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Darkness before Daybreak

Darkness before Daybreak: African Migrants Living on the Margins in Southern Italy Today

Copyright Date: 2012
Edition: 1
Pages: 306
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  • Book Info
    Darkness before Daybreak
    Book Description:

    This riveting book chronicles the lives of a group of fishermen from Ghana who took the long and dangerous journey to Southern Italy in search of work in a cutthroat underground economy. A story that illuminates the nature of high-risk migration around the world,Darkness before Daybreakreveals the challenges and experiences of these international migrants who, like countless others, are often in the news but are rarely understood. Hans Lucht tells how these men live on the fringes of society in Naples, what the often deadly journey across the Sahara Desert and Mediterranean Sea involved, and what their lives in the fishing village of Senya Beraku-where there are no more fish-were like. Asking how these men find meaning in their experiences, Lucht addresses broader existential questions surrounding the lives of economic refugees and their death-defying struggle for a life worth living. He also considers the ramifications of the many deaths that occur in the desert and the sea for those who are left behind.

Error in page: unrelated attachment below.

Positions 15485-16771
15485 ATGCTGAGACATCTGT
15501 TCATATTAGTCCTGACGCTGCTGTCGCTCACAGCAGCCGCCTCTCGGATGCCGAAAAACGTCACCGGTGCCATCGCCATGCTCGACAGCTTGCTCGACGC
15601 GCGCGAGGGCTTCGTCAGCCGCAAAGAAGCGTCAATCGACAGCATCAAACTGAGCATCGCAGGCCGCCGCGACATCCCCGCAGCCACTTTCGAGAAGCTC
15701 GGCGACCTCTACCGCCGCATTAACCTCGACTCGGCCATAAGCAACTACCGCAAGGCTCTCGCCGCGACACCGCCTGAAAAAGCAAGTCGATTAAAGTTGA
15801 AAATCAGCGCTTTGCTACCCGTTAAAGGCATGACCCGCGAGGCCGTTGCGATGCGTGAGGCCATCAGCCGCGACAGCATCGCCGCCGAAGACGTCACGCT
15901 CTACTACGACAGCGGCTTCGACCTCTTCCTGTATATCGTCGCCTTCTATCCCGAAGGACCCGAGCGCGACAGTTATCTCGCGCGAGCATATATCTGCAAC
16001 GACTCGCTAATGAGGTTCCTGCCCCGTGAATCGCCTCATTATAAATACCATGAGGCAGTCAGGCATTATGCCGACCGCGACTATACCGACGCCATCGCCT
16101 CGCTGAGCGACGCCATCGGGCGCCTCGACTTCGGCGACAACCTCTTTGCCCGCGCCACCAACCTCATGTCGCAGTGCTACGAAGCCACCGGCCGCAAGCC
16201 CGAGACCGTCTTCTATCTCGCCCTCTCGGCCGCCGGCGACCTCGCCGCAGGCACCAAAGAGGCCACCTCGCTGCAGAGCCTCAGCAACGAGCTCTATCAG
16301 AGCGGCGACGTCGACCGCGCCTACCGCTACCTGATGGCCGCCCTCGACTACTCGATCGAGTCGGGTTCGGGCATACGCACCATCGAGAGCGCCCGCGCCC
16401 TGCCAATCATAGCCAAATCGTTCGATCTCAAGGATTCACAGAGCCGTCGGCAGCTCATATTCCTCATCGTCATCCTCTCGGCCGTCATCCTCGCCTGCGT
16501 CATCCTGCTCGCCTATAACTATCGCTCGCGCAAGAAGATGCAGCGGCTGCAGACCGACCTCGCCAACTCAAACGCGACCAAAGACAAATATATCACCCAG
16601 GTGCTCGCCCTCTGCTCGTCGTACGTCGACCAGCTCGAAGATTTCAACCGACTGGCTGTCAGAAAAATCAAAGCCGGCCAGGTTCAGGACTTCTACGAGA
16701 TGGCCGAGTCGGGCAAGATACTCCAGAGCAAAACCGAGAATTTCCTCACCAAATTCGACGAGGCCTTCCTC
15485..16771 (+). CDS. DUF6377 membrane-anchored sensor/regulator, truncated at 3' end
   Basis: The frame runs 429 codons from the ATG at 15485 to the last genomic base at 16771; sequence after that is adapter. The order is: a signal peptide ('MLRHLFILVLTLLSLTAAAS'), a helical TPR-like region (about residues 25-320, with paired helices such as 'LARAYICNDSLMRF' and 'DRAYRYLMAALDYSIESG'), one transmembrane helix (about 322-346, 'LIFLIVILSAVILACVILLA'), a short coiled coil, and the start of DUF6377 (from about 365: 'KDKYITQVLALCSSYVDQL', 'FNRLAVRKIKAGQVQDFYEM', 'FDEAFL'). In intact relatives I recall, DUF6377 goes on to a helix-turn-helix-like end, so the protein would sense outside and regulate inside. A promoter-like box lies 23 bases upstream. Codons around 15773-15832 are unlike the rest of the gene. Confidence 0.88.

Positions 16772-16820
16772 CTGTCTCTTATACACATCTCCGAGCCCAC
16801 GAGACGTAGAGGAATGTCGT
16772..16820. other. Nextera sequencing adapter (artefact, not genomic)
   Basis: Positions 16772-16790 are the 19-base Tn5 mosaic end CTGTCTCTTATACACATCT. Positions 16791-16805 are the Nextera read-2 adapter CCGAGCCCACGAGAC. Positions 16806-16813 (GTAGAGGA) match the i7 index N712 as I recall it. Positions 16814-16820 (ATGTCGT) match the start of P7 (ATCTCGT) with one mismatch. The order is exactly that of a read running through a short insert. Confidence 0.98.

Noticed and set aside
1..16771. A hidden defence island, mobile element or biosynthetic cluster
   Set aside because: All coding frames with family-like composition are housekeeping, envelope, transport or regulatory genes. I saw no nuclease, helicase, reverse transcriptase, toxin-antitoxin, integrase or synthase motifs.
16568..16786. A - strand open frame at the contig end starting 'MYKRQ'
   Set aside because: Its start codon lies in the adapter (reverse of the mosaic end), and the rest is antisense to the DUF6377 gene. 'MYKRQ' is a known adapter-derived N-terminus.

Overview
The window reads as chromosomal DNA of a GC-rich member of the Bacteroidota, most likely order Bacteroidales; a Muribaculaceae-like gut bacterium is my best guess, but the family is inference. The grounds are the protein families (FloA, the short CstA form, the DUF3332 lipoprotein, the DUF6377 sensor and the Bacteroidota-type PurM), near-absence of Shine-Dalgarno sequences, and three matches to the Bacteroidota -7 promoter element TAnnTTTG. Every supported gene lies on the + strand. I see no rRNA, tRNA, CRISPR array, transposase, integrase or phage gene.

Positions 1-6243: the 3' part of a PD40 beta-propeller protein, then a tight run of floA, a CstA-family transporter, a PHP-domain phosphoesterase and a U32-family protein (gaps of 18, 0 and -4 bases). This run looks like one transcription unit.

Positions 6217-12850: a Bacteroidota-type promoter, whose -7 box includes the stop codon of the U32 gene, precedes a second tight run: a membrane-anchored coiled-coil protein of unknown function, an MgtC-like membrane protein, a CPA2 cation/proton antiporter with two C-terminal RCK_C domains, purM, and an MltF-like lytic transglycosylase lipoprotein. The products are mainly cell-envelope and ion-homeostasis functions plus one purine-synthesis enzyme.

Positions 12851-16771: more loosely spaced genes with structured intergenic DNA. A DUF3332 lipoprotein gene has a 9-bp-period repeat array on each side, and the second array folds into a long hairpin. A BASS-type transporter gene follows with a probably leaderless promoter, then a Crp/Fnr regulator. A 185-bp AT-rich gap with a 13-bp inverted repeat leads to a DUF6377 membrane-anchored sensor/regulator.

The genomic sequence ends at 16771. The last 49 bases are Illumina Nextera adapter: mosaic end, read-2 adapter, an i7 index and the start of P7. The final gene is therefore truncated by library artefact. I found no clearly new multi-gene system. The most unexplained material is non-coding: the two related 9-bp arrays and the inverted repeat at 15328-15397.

eISBN: 978-0-520-95046-7
    Subjects: Anthropology

Table of Contents

  1. Front Matter
    (pp. i-vi)
  2. Table of Contents
    (pp. vii-viii)
  3. Preface
    (pp. ix-xx)
  4. Acknowledgments
    (pp. xxi-xxii)

    • ONE Clandestino
      (pp. 3-27)

      The municipality of Castelvolturno, north of Naples, is a rather bleak and rundown cluster of high-rises, petrol stations, a couple of gated communities set back from the road, small shops, communication centers (where one can use a phone, make photocopies, and browse the Internet), and African supermarkets stretched out along the expressway to Rome. Off the expressway, along the waterfront, lies a string of modest holiday resorts. Standing in stark contrast to the expensive and famous resorts to the south of Naples, toward Sorrento and the Amalfi coast, these are deserted for most of the year except for two busy...

    • TWO Migrant Work Situations
      (pp. 28-65)